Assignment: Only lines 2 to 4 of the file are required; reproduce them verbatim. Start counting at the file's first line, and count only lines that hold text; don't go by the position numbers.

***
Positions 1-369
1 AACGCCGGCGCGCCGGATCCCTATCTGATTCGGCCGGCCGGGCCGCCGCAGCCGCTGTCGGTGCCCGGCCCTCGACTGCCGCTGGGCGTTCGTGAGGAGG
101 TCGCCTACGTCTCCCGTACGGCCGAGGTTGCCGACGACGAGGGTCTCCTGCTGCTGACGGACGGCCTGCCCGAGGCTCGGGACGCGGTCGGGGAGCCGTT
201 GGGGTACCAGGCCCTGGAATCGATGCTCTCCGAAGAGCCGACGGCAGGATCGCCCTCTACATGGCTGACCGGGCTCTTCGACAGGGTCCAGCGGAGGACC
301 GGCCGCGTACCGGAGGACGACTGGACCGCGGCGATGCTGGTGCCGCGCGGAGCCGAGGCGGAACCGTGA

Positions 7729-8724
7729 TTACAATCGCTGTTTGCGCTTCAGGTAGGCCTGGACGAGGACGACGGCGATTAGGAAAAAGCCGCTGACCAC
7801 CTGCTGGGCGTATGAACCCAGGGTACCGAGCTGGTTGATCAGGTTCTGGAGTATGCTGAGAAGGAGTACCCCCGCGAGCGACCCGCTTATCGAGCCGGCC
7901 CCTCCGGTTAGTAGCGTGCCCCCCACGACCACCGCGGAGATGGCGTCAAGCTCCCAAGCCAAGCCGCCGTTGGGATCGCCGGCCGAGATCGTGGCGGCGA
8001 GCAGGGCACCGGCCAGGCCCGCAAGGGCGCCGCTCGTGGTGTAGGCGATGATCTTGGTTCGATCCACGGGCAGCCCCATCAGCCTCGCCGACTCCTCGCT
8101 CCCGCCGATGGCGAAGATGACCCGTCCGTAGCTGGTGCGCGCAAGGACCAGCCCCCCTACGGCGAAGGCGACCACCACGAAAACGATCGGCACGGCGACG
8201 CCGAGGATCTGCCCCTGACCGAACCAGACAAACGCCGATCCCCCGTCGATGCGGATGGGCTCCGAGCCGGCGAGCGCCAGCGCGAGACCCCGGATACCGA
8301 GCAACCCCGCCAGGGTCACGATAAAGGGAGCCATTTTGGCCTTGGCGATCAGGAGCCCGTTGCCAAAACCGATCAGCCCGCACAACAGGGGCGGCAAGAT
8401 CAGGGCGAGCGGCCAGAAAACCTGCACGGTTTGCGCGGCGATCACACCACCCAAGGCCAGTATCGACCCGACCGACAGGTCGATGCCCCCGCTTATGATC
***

1 AACGCCGGCGCGCCGGATCCCTATCTGATTCGGCCGGCCGGGCCGCCGCAGCCGCTGTCGGTGCCCGGCCCTCGACTGCCGCTGGGCGTTCGTGAGGAGG
101 TCGCCTACGTCTCCCGTACGGCCGAGGTTGCCGACGACGAGGGTCTCCTGCTGCTGACGGACGGCCTGCCCGAGGCTCGGGACGCGGTCGGGGAGCCGTT
201 GGGGTACCAGGCCCTGGAATCGATGCTCTCCGAAGAGCCGACGGCAGGATCGCCCTCTACATGGCTGACCGGGCTCTTCGACAGGGTCCAGCGGAGGACC